Jan Cameron could buy back the troubled Retail Adventures business this week for $72 million, a significant reduction from the $85 million she paid to resurrect the business from receivership in 2009.
The deal, as reported by The Australian Financial Review, comes several months after the business fell into administration. During the past few months, Cameron has been preparing a bid and even writing to suppliers to garner support.
Administrators Deloitte were contacted this morning, but said it could not comment on the situation. The Fairfax report claims Cameron has outbid another suitor by $30 million. It also says the business owes creditors $270 million, with unsecured creditors owed $165 million.
David Gordon, partner at Bentleys and retail expert, told SmartCompany this morning the $72 million price is “bizarre” – especially considering Cameron sold her stake for $247 million seven years ago – and notes there are still plenty of unknowns as to how much the business is actually worth.
“You would assume this is some sort of deed of company arrangement where she doesn’t have to throw in money straight away,” he says.
If the bid is approved by the administrators and ANZ, Cameron will once again regain control of the business. The company has been operating under a licensing structure while in administration.
This would be the second time Cameron has brought the company out of collapse. The previous effort in 2009 saw Cameron spend $85 million, which came after selling her stake for $247 million a few years earlier.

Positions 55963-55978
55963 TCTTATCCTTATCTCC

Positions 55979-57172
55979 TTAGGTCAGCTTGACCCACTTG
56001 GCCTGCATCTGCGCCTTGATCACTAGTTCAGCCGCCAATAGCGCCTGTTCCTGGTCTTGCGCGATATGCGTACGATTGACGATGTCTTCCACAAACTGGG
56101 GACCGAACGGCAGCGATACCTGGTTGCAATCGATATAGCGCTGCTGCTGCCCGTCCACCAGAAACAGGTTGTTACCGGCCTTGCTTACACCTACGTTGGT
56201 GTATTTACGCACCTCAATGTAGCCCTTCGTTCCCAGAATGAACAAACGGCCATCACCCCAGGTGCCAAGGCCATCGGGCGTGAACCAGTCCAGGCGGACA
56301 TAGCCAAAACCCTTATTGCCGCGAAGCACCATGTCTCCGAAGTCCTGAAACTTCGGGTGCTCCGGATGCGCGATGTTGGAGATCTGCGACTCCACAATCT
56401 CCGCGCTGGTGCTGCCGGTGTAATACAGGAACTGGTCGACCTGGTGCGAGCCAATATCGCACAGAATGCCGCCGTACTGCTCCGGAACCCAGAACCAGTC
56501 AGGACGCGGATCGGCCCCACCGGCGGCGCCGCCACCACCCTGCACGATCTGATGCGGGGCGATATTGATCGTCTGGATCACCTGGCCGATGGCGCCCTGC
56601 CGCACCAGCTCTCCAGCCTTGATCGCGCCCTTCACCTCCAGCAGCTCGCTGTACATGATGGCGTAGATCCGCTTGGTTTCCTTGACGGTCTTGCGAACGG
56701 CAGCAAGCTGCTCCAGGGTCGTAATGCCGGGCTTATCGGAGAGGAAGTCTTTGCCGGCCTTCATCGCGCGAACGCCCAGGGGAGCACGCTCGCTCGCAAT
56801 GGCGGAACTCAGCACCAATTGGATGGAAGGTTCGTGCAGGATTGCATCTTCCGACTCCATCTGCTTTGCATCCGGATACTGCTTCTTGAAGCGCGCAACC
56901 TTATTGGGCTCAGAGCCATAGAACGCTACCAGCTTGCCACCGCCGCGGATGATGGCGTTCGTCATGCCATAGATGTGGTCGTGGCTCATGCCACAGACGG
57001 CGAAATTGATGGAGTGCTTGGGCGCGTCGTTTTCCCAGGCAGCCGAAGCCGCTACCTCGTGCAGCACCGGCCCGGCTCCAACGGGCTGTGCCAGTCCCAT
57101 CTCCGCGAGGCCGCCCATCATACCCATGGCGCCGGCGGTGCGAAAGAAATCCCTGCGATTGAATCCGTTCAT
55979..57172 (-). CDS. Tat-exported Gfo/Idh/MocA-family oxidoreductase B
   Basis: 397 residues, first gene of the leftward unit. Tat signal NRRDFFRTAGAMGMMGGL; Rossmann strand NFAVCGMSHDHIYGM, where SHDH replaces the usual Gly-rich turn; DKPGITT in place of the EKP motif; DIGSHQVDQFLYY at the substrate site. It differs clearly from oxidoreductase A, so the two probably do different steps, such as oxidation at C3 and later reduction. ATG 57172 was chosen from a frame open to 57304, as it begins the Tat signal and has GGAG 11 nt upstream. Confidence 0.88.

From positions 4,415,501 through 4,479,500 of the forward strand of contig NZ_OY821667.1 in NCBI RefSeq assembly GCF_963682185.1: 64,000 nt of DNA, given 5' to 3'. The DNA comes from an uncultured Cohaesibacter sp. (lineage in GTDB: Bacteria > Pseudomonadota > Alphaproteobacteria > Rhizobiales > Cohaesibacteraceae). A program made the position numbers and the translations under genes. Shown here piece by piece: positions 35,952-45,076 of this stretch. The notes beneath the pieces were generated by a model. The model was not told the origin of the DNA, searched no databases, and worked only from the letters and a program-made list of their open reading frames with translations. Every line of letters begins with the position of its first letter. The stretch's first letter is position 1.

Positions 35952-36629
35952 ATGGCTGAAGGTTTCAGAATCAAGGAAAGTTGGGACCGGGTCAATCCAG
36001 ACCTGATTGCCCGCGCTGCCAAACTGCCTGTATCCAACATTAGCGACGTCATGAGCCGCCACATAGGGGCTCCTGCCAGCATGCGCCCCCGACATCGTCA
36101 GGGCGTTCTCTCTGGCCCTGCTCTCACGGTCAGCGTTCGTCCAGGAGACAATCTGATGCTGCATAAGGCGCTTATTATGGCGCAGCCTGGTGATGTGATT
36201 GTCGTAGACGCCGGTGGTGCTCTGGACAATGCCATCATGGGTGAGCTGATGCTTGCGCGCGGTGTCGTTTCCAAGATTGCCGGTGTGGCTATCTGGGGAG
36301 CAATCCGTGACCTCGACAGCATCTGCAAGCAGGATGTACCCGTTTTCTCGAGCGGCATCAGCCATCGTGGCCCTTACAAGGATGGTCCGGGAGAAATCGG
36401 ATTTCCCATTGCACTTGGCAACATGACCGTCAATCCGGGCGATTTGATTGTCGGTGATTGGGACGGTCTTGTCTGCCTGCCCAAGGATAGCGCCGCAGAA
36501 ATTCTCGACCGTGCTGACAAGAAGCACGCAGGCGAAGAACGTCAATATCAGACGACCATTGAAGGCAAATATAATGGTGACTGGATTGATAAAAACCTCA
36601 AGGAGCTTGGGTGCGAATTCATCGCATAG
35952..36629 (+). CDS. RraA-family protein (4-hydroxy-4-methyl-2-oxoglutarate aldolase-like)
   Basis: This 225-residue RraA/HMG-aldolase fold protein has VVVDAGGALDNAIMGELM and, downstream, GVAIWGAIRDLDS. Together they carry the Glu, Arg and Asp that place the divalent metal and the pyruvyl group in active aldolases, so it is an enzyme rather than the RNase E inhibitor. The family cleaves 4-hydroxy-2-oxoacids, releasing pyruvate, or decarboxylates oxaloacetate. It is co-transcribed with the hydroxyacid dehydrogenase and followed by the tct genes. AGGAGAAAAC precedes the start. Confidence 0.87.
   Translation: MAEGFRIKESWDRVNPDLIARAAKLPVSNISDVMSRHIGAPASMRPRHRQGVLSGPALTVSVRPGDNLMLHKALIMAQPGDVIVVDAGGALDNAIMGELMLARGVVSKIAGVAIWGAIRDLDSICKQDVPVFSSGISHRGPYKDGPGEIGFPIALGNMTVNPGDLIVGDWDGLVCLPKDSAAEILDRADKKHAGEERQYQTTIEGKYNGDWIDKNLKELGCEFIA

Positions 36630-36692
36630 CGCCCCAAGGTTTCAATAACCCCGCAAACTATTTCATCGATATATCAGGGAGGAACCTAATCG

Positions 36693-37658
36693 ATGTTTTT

A sale would conclude one of the most tumultuous corporate collapses in recent history. Last month, it was revealed litigation funders IMF had spoken with Deloitte, although the administrator is still conducting investigations.
More recently, Cameron has experienced some more problems. The floodwaters in Queensland have shut six Retail Adventures stores, while bushfires also threatened her own home in Tasmania.
But while a sale would bring an end to this volatile administration, Gordon says there are other considerations – such as how the business can actually continue.
“The Chickenfeed brand which was making most of the money has been very badly damaged by not moving from Tasmania to Sydney, and they’re in competition with Shiploads,” he says.
Shiploads is a discount store based in Tasmania, which has been encroaching on Retail Adventures’ territory. For now, Gordon says, there are just “too many unknowns” to determine how viable Retail Adventures can be going forward.
The Fairfax report claims the business could become profitable in 2014 after a series of job cuts and store closures.
“There’s a whole lot of brand damage, and you also have Big W and Kmart having a battle together. Then you have the Reject Shop on the other end doing very well with smaller stores.”
“You have to ask yourself whether there’s really a market position for this type of business anymore. Maybe the only place they can head is to smaller stores in the country.”
“You really just have to think about where the company is going to sit.”